Saudi Rahaf al Qunun in Canada demands social disobedience in KSA

Written by  Published by:Shiite News
Published in Saudi Arab
Thursday, 24 January 2019


Saudi teenager Rahaf Mohammed al-Qunun, who was granted asylum in Canada earlier this month, has called for social disobedience in the oil-rich conservative kingdom in the wake of a widening crackdown against Muslim preachers and intellectuals as well as flagrant violation of human rights there.

The 18-year-old fled to Thailand while visiting Kuwait with her family in early January.

Her case grabbed international attention on social media after she barricaded herself in a Bangkok airport hotel room to resist being sent home to her family.


Qunun told Canada's CBC News network and the Toronto Star daily newspaper on January 14 that she was beaten up for not praying and locked in the house for six months for cutting her hair short.

"I was exposed to physical violence, persecution, oppression, threats to be killed," she said.

“I felt that I could not achieve my dreams that I wanted as long as I was still living in Saudi Arabia.

“It's daily oppression. We are treated as an object, like a slave. We could not make decisions about what we want,” the Saudi teenager pointed out.
Qunun landed in Canada on January 12, and was welcomed by the North American country’s Foreign Minister Chrystia Freeland at Toronto's airport. "This is a very brave new Canadian," Freeland told reporters.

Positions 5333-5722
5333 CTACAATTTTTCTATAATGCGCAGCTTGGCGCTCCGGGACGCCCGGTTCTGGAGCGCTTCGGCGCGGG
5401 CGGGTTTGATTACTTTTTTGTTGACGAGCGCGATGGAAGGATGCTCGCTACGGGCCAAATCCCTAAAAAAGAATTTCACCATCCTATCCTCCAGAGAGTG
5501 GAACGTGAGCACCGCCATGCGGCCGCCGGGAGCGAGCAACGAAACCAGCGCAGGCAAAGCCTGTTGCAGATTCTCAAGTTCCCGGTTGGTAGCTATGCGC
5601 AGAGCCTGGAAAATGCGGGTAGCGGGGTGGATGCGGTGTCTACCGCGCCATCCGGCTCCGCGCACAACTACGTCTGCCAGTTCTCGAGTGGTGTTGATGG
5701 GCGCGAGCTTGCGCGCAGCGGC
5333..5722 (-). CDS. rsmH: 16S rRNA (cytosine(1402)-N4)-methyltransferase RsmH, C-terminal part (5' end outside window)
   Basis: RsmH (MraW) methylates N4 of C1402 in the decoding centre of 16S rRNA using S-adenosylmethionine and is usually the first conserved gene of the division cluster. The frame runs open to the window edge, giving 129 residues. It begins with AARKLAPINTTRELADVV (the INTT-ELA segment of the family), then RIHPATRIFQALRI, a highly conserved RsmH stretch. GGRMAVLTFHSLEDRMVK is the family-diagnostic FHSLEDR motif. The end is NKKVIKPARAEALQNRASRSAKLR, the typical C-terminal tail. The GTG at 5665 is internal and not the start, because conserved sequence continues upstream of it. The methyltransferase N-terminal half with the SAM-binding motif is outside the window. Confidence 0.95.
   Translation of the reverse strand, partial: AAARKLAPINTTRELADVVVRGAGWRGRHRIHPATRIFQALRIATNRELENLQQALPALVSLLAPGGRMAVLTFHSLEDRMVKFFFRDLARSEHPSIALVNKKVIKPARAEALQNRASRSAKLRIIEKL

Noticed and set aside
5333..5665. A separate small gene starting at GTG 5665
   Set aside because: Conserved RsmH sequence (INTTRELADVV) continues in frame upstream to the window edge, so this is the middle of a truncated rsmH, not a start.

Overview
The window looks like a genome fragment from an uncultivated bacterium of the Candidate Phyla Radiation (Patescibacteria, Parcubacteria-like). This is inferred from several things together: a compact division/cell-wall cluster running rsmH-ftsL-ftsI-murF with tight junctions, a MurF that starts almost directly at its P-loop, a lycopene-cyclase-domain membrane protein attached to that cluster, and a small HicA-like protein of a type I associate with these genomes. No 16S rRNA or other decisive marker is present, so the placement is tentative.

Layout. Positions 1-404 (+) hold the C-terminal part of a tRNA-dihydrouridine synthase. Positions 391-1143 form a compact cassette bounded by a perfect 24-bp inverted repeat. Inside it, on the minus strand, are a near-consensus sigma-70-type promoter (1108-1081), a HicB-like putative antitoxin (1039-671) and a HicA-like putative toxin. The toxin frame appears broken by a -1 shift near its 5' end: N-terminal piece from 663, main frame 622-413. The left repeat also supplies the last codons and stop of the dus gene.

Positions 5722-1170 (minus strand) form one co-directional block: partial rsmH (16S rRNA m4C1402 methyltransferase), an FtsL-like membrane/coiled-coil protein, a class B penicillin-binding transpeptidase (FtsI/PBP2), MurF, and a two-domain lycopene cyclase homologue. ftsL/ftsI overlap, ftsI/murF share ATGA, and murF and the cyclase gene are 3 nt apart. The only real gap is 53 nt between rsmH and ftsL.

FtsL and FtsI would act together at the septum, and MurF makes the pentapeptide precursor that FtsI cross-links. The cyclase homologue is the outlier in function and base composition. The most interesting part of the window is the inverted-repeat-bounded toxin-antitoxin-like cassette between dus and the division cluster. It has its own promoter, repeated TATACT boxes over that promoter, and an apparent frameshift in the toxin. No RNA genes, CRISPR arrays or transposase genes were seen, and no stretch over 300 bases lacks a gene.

Canadian Prime Minister Justin Trudeau said on Friday that Canada had accepted a request from the United Nations High Commissioner for Refugees (UNHCR) to take in the Saudi teenager.
Saudi Arabia severed its diplomatic relations with Canada last year, and barred the Canadian ambassador to Riyadh after Ottawa criticized Saudi authorities for detaining female activists and the kingdom’s human rights record.

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Qunun took to Twitter on Friday to demand such an action, Arabic-language New al-Khalij news website reported.

"When injustice becomes a law, resistance becomes a duty," she wrote.

The 18-year-old fled to Thailand while visiting Kuwait with her family in early January.

Her case grabbed international attention on social media after she barricaded herself in a Bangkok airport hotel room to resist being sent home to her family.


Qunun told Canada's CBC News network and the Toronto Star daily newspaper on January 14 that she was beaten up for not praying and locked in the house for six months for cutting her hair short.

"I was exposed to physical violence, persecution, oppression, threats to be killed," she said.

“I felt that I could not achieve my dreams that I wanted as long as I was still living in Saudi Arabia.

“It's daily oppression. We are treated as an object, like a slave. We could not make decisions about what we want,” the Saudi teenager pointed out.
Qunun landed in Canada on January 12, and was welcomed by the North American country’s Foreign Minister Chrystia Freeland at Toronto's airport. "This is a very brave new Canadian," Freeland told reporters.
Canadian Prime Minister Justin Trudeau said on Friday that Canada had accepted a request from the United Nations High Commissioner for Refugees (UNHCR) to take in the Saudi teenager.
Saudi Arabia severed its diplomatic relations with Canada last year, and barred the Canadian ambassador to Riyadh after Ottawa criticized Saudi authorities for detaining female activists and the kingdom’s human rights record.

Rating: 5 Read 597 times Last modified on Saturday, 26 January 2019

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